In its first few seasons, Pro Musica Hebraica aims to introduce audiences to the magnificent range of Jewish art music. The concerts will therefore feature a number of different Jewish composers, ranging across time, place and style. The repertoire will also include chamber music for voice and various instrumental ensembles and works for symphony orchestra.
Future concerts currently in preparation include the following:
The Birth of the Jewish Symphony
Where and when was the first Jewish symphony composed? Answering this question leads the curious listener far beyond the arcane realm of musicology into the twists and turns of musical Eastern Europe in the years before, during, and after World War I. This concert will explore several rare Jewish symphonic masterpieces of the 1910s and 1920s, possibly including pieces by Peysakh Lvov, Mikhail Gnesin, Alexander Krein, and Vasilii Zolotarev.
From the Shtetl to the Concert Hall: Folk Music Transformed
A concert exploring the ways in which the composers of twentieth-century Russia, Jewish and otherwise, refashioned the musical folk heritage of East European Jews into some of the most strikingly original modernist music. This concert may include works by Joseph Achron, Abraham Zhitomirskii, Sergei Prokofiev, Dmitrii Shostakovich, and others.
Hebrew Melodies, Russian Voices: Vocal Music of the St. Petersburg School
Russian Jewish composers wrote music for three sometimes, four languages—Hebrew, Yiddish, Russian, and German. This linguistic polyphony reflected their own divided souls as Jewish folk culture, nationalist politics, and Russian and German all vied for pride of place in their artistic imaginations. This concert will explore this musical—and linguistic—phenomenon through the works of composers Moisei Milner, Alexander Vepirk, Lazare Saminsky, Liubov Shtreikher, Joel Engel, and Alexander Krein on poetry by Chaim Nachman Bialik, Sh. Ansky, Osip Mandelstam, Shimen Frug, and others.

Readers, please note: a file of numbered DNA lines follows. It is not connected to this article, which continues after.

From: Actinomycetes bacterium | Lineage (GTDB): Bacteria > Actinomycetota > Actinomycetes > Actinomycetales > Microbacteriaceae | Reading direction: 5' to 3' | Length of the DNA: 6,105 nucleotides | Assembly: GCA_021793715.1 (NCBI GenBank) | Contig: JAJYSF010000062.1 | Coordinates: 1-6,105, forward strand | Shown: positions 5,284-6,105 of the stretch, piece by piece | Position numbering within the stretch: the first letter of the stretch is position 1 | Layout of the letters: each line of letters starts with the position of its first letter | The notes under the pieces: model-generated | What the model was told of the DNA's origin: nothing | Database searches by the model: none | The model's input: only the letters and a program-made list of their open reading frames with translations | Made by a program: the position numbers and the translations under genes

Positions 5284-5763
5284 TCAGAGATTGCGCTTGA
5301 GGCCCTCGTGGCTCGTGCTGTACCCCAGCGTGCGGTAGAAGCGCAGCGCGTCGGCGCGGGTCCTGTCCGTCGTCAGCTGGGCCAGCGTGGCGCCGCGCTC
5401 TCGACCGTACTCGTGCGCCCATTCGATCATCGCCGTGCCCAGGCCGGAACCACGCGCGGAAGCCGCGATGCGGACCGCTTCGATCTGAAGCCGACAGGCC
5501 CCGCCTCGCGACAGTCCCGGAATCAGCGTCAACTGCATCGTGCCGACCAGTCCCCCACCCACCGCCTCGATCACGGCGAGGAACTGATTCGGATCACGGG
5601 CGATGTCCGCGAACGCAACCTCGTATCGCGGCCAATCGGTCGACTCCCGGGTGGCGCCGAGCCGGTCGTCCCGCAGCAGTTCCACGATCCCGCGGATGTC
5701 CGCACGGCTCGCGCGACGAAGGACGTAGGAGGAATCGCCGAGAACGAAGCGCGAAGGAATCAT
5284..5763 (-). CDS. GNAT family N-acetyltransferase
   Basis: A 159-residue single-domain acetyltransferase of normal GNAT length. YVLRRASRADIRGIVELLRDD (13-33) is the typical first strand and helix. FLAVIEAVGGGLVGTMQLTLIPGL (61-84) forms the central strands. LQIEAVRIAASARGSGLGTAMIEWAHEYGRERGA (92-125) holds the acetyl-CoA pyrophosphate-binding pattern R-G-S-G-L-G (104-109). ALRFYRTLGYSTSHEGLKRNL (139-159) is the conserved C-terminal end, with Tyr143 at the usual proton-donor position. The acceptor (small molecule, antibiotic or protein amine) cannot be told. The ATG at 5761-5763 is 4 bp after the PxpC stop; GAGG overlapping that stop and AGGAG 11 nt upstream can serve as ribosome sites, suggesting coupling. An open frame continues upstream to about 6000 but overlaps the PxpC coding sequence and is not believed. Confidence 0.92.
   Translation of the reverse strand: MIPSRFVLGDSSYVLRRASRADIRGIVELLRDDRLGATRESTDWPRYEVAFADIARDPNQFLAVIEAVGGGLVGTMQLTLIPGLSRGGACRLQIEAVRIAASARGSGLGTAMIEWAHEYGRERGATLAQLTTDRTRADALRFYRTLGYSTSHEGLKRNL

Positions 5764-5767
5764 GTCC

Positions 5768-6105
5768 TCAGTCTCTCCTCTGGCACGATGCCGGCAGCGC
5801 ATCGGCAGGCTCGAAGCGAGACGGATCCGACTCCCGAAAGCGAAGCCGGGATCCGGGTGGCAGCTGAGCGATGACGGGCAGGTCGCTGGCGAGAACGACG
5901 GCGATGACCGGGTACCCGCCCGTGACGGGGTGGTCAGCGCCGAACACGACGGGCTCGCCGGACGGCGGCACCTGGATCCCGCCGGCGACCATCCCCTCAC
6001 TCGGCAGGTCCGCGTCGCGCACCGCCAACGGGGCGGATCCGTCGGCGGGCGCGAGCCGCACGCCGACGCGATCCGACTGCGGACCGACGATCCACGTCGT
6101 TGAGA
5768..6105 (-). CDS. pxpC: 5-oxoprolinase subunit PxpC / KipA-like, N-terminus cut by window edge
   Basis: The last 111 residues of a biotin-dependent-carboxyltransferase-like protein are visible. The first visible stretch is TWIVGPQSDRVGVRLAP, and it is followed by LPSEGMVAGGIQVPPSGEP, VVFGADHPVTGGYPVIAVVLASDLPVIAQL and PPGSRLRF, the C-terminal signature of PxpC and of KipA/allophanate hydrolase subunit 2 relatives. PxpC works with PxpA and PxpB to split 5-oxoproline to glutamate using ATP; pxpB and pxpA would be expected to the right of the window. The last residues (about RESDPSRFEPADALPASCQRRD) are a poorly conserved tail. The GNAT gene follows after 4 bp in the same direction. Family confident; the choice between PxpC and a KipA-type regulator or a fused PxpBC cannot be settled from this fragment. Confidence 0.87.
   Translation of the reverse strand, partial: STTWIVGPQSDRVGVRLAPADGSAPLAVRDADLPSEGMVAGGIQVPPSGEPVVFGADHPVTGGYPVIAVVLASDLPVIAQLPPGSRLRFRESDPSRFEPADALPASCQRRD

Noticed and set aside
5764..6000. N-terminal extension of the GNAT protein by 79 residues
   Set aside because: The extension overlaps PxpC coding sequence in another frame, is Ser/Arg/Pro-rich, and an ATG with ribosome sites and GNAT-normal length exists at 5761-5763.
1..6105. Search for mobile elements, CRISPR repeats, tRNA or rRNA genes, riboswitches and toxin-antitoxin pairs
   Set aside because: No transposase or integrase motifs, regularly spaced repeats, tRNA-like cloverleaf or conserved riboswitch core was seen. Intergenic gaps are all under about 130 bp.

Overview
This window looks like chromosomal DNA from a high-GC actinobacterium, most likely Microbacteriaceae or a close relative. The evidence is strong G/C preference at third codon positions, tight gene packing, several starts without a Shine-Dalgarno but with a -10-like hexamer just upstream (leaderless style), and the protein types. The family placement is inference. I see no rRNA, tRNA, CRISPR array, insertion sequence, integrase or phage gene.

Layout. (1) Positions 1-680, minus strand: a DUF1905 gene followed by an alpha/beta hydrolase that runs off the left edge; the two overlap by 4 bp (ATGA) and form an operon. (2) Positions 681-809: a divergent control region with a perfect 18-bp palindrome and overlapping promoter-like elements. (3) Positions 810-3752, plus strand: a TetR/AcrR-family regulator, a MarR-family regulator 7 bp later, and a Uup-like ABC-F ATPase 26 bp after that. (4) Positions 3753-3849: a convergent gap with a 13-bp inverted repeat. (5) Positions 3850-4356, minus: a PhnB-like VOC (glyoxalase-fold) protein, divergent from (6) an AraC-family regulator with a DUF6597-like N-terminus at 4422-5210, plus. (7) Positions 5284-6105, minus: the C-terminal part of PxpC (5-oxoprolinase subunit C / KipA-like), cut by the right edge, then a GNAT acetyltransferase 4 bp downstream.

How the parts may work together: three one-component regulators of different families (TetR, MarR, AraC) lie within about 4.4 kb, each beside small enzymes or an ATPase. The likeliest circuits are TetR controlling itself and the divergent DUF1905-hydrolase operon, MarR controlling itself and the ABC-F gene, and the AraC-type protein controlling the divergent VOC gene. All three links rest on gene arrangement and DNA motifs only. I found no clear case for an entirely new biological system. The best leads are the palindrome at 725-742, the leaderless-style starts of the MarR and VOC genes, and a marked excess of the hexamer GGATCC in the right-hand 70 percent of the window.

Sounds of the Soul: On the Jewish Musical Mystic
Since ancient times, Jewish religious mystics have viewed music as a special bridge between the world of the spirit and the world of everyday, material existence. Or, as the Zohar, the central kabbalistic text, describes, “There are gates in heaven that can only be opened by means of song.” In the modern age, Jewish composers have often embraced their mystical past in order to engage the world of the spirit. This concert will include works by composers including Yoakhin Stuchevsky, Moses Pergament, Lazare Saminsky, and John Zorn.
When West Looks East: Musical Visions of European and American Jewish Composers
From the late nineteenth century to the middle of the twentieth, Jews played a central role in defining the modern music of Central and Western Europe. Often restless innovators determined to stretch artistic boundaries beyond nation or religion, these bold visionaries often turned surprisingly towards the sources of Jewish tradition for inspiration. This concert will include the music of composers such as Gideon Klein, Darius Milhaud, Stefan Wolpe, Alexander Tansman, Eric Zeisel, and Arnold Schoenberg.